Computer scientists developed an algorithm that can show you how to be fashionable

It’s like if “What Not to Wear” were an algorithm.
It’s like if “What Not to Wear” were an algorithm.
Image: From "Neuroaesthetics in Fashion: Modeling the Perception of Fashionability"
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Style is a tricky business. Clothes come in a limitless arrangement of shapes and colors that many of us try daily to assemble into something others will find fashionable. All too often we don’t exactly get it right, or at least leave room for improvement. A team of computer scientists is working to help.

Computer scientists Raquel Urtasun and Sanja Fidler, along with several colleagues in Spain, created an algorithm, outlined in this paper (pdf) they presented at a recent conference on computer vision and pattern recognition, which can evaluate a picture of an outfit and recommend ways to make it better. It does so by visually parsing the image, focusing on the clothes themselves but also analyzing what they call the “type of outfit,” the appearance of the wearer, and the setting of the photograph, as well as metadata such as which country and city the person is in. The algorithm can then suggest ways to improve the outfit, based on what the public has previously deemed fashionable in a similar situation.

A figure from the team's paper on its algorithm
How to dress well.

In this case, the public whose fashion expertise, or opinions at any rate, the authors drew on to tell the good from the bad was the selfie-posting community on website The authors acknowledge that individual fashion preferences often vary by nationality, gender, and of course, taste. The popular site offered a kind of proxy, however, for what people generally consider fashionable. On it, people from around the world post photos of their looks with information about what they’re wearing. Other users can show their approval through “votes,” which are analogous to “likes” on other sites, and comments. The team collected 144,169 posts and analyzed them to figure out what elicits approval in an image and what doesn’t.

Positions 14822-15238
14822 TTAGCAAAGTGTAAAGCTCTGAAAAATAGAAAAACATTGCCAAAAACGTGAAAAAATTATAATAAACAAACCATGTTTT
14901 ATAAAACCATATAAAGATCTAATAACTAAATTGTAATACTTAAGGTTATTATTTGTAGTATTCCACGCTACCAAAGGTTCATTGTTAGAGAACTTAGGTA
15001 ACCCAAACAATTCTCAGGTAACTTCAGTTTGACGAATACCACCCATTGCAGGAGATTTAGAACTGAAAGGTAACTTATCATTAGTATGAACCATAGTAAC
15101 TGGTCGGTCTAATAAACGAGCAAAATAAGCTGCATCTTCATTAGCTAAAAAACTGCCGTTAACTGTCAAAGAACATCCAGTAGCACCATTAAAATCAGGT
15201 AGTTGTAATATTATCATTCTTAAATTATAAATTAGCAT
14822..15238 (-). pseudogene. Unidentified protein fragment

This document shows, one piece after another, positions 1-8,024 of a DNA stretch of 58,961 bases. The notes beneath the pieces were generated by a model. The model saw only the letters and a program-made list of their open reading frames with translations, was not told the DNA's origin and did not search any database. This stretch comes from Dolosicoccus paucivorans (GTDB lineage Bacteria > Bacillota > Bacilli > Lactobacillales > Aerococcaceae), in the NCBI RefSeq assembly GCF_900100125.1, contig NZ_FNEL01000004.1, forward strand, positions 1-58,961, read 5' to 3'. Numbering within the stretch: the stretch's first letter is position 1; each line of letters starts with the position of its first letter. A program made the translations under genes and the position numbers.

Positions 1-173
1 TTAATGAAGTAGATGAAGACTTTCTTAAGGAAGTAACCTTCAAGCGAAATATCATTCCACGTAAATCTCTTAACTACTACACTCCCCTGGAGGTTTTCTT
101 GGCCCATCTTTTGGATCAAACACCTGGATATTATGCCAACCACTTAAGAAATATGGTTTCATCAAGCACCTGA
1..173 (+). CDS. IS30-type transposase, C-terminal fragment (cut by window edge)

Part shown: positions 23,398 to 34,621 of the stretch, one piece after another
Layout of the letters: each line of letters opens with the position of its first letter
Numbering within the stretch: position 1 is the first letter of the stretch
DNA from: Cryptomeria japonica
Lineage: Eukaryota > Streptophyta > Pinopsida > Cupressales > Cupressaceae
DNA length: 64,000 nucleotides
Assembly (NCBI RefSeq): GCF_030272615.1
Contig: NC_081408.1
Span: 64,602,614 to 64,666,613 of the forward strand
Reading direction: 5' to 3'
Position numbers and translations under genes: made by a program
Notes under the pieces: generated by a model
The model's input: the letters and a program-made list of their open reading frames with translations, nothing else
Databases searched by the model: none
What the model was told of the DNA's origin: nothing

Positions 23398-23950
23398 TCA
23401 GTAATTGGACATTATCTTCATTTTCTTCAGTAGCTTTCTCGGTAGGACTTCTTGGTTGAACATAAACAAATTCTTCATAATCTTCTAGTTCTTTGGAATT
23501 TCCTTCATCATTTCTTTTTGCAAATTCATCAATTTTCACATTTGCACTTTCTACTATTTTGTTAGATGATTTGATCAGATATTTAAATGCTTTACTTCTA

“Our aim here is to give a rich feedback to the user: not only whether the photograph is appealing or not, but also to make suggestions of what clothing or even the scenery the user could change in order to improve her/his look,” the authors write.

Beyond just telling people how to improve their outfits, they’ve basically built a tool to create the ultimate fashion selfie. And it’s one more step in our attempts to quantify the world with computers—there’s also an algorithm for judging creativity in art, for instance.

Interestingly, the data they collected also allowed them to rank which cities on the site have the most fashionable users. Manila topped the list.

"Fashionability" of cities with more than 1,000 posts on

Chictopia offers a fairly limited set of users—almost exclusively young women, with some young men thrown in. The team, as New Scientist notes, intends to find other sources to refine its results.

The algorithm, in addition to helping sartorially challenged individuals, could have more commercial applications. It could be used in trend analysis, for instance, not just by individuals but by fashion companies as well.